Beyond LED: The Laser vs. LED

Laser vs. LED: New research studies are exploring the effectiveness of laser diodes in producing white light that could be used in ambient lighting.   Laser-based white light is created by University of California, Santa Barbara (UCSB) researchers.  Blue or UV laser diodes are directed at a phosphor target to produce white light.  (Photo:  Kristin Denault)

Laser-Technology_UCSB-Team

While you’ve undoubtedly heard about the rise of Light Emitting Diodes (LEDs) and the potential rise of Organic Light Emitting Diodes (OLEDs), you may not be familiar with the latest form of solid-state lighting that is further out on the horizon: Laser Diodes (LDs). A number of recent research studies have demonstrated the ability of laser diodes to produce efficient white light that could potentially satisfy general illumination requirements.

Laser diodes have both similarities and differences to LEDs. Both are produced from similar “sandwiches” of semiconductor materials, including Gallium nitride (GaN), to produce blue light. The most familiar uses of laser diodes are in laser pointers and Blu-ray disc players, however, neither of these examples involves white light.

There are three demonstrated ways to create white light with laser diodes.

 

  • Blue Or UV Lasers Plus Phosphor

Researchers Kirstin Denault and Michael Cantore – Ph.D. students specializing in Phosphor Material Science at the University of California, Santa Barbara –  have recently created white light by directing a blue or ultra-violet (UV) laser at a phosphor target. In one experiment, the team excited red, green, and blue phosphors with a near-UV laser. In another, they excited a yellow phosphor with a blue laser. Both experiments produced white light, but with differing trade-offs of efficacy (lpW) and color rendering (CRI). The blue laser with yellow phosphor had much higher efficiency, but much lower CRI.  The near-UV laser with RGB phosphors had high CRI and much lower efficacy.  The trade-off between efficacy and CRI also exists when creating white light with LEDs.

UCSB researchers, Michael Cantore and Kirstin Denault in their lab.  (Photo:  Kristin Denault)

When asked to compare the blue laser versus UV laser approach, Denault has concerns about the safety of a blue laser + phosphor system. White light using a blue laser depends on a portion of blue light passing through the phosphor, with the resulting blue and yellow components combining to create white light. The blue laser light that passes through the phosphor is what concerns Denault.  Other experts interviewed for this article didn’t share that safety concern.  Julian Carey, Senior Director/ Marketing at Intematix – a leading provider of phosphors to the LED lighting industry – believes blue lasers + phosphor lighting could be safe, and pointed to existing Casio laser projectors, as an example.

Denault is planning additional research into the mixing of various wavelengths to produce white light, as well as the limits of phosphors to withstand higher-power lasers (especially the heat).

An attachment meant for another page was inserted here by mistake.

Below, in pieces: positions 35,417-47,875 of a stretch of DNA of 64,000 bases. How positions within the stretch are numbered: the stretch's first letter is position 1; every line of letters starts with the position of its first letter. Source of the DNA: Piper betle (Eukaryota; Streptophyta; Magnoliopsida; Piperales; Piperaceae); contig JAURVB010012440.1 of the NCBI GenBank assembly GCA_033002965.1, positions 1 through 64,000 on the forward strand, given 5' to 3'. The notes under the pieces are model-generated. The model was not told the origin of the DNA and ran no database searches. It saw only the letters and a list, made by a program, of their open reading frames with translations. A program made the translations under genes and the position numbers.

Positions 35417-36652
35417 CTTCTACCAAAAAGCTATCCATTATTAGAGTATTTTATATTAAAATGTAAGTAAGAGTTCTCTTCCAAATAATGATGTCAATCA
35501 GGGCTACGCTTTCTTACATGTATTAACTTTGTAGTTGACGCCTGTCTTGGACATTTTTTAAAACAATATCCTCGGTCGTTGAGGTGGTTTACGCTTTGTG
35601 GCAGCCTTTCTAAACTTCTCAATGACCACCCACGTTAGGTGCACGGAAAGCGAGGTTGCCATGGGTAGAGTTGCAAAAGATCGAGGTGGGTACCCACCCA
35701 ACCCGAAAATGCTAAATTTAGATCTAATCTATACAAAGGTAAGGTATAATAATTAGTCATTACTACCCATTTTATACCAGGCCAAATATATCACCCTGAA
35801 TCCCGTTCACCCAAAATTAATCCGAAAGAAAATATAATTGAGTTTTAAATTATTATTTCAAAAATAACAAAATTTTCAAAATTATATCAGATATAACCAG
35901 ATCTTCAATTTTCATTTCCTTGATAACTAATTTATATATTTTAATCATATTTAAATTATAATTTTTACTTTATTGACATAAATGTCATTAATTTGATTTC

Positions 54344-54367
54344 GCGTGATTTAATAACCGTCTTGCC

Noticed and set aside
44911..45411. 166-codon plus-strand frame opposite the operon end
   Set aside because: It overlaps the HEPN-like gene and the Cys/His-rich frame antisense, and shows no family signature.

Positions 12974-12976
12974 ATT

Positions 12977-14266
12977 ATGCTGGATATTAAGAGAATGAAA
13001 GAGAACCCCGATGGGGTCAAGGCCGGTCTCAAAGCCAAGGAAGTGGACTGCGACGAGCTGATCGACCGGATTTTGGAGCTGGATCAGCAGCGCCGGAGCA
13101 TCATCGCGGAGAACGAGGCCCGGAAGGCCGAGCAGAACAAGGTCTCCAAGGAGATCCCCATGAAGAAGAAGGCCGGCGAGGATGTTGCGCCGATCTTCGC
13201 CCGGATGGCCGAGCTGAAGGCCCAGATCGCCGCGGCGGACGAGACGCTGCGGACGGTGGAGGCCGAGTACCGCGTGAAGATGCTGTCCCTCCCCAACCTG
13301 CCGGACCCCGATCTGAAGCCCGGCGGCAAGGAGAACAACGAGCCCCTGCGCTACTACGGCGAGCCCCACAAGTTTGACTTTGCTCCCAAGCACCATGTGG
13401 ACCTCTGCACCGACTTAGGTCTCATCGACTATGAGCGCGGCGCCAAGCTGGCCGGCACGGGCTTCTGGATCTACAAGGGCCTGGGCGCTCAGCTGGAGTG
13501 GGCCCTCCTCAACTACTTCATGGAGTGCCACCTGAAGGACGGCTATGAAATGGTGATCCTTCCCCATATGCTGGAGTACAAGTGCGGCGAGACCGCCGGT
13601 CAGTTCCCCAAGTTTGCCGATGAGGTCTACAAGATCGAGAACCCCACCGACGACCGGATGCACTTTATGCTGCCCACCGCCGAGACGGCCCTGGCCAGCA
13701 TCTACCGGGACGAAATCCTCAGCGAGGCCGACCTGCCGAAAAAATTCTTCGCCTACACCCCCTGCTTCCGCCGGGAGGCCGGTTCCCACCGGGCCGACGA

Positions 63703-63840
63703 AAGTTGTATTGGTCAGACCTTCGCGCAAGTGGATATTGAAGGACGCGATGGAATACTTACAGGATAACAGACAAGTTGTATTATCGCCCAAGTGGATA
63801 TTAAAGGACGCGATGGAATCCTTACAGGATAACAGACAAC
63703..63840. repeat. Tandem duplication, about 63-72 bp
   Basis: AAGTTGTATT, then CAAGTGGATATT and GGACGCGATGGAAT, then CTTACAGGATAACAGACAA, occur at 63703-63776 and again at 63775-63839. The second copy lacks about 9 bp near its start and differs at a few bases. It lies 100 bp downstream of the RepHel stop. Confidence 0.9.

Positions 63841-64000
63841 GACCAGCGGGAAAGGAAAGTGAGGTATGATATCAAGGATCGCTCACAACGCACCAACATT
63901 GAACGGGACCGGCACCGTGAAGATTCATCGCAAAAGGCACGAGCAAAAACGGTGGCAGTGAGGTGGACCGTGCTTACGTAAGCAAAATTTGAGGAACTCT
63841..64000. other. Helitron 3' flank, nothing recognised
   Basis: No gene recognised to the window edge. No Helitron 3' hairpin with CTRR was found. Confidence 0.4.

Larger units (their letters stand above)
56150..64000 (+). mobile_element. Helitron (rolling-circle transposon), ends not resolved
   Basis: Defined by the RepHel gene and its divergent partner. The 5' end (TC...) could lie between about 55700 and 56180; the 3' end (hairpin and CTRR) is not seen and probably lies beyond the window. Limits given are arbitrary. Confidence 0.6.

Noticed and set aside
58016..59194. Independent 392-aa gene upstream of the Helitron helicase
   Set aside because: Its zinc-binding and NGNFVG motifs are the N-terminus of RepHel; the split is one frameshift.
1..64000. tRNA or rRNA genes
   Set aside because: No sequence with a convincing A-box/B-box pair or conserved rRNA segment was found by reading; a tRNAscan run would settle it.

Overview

• Combining Red, Green, And Blue Lasers (Without Phosphors)

Another possible method for creating white light from lasers involves combining three or more colored lasers to achieve white light.  This is analogous to the early RGB white LEDs.  Four lasers of different colors were mixed to make white light by researchers from the National Institute for Standards and Technology (NIST), Sandia National Laboratory, and the University of New Mexico.  Test subjects preferred their white light source over LEDs (both warm and cool CCT LEDs).

According to several experts interviewed for this article, an RGB laser approach to white light is impractical today due to the inefficiency of currently produced green lasers.  Denault also believes safety issues could be a potential concern with RGB lasers, as the laser light doesn’t get converted by phosphors.

Recall the trade off in CRI versus efficacy mentioned above? Andrew Chalmers and Snjezana Soltic, researchers at New Zealand’s Manukau Institute of Technology, published a 2013 study about the optimization of efficacy and CRI using combinations of four to six narrow-band lasers of different colors.

The study showed how four, five, and six narrow-band laser combinations could optimize CRI + efficacy for mixed laser systems in the future.  The team acknowledges that their research was purely theoretical and didn’t take into account present-day laser diode efficacy for different colors, nor costs.  Chalmers and Soltic pointed out that “for a laser mixture to be a useful white light source, the laser outputs must be thoroughly mixed to avoid effects such as speckle and color shadows. The mixture will need to be diffused to assist the mixing process and remove speckle. At this point, it was considered important to establish the feasibility of optimizing laser mixtures, but it is recognized that these aspects will have to be taken into account in the design and implementation of a practical white-light source.”

 

  • Supercontinuum Lasers